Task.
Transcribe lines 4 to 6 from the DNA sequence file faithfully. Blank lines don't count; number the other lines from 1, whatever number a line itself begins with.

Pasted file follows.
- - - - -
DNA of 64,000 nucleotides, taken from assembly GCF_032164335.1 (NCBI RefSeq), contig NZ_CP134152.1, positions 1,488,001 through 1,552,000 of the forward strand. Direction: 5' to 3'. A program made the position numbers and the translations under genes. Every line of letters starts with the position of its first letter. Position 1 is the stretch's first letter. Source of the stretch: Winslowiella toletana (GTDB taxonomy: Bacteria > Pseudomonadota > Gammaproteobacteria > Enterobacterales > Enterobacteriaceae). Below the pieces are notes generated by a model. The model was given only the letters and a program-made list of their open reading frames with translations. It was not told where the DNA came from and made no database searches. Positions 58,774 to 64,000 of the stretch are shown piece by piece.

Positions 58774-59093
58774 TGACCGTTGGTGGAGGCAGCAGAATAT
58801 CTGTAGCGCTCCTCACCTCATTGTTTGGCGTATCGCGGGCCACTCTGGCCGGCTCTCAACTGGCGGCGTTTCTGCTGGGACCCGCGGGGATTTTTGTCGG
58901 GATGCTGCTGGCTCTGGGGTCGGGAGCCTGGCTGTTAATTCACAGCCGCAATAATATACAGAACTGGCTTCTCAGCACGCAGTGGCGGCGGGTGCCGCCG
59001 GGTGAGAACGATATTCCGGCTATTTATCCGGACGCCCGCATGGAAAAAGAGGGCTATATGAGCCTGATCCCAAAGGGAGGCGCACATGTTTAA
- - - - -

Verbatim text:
58801 CTGTAGCGCTCCTCACCTCATTGTTTGGCGTATCGCGGGCCACTCTGGCCGGCTCTCAACTGGCGGCGTTTCTGCTGGGACCCGCGGGGATTTTTGTCGG
58901 GATGCTGCTGGCTCTGGGGTCGGGAGCCTGGCTGTTAATTCACAGCCGCAATAATATACAGAACTGGCTTCTCAGCACGCAGTGGCGGCGGGTGCCGCCG
59001 GGTGAGAACGATATTCCGGCTATTTATCCGGACGCCCGCATGGAAAAAGAGGGCTATATGAGCCTGATCCCAAAGGGAGGCGCACATGTTTAA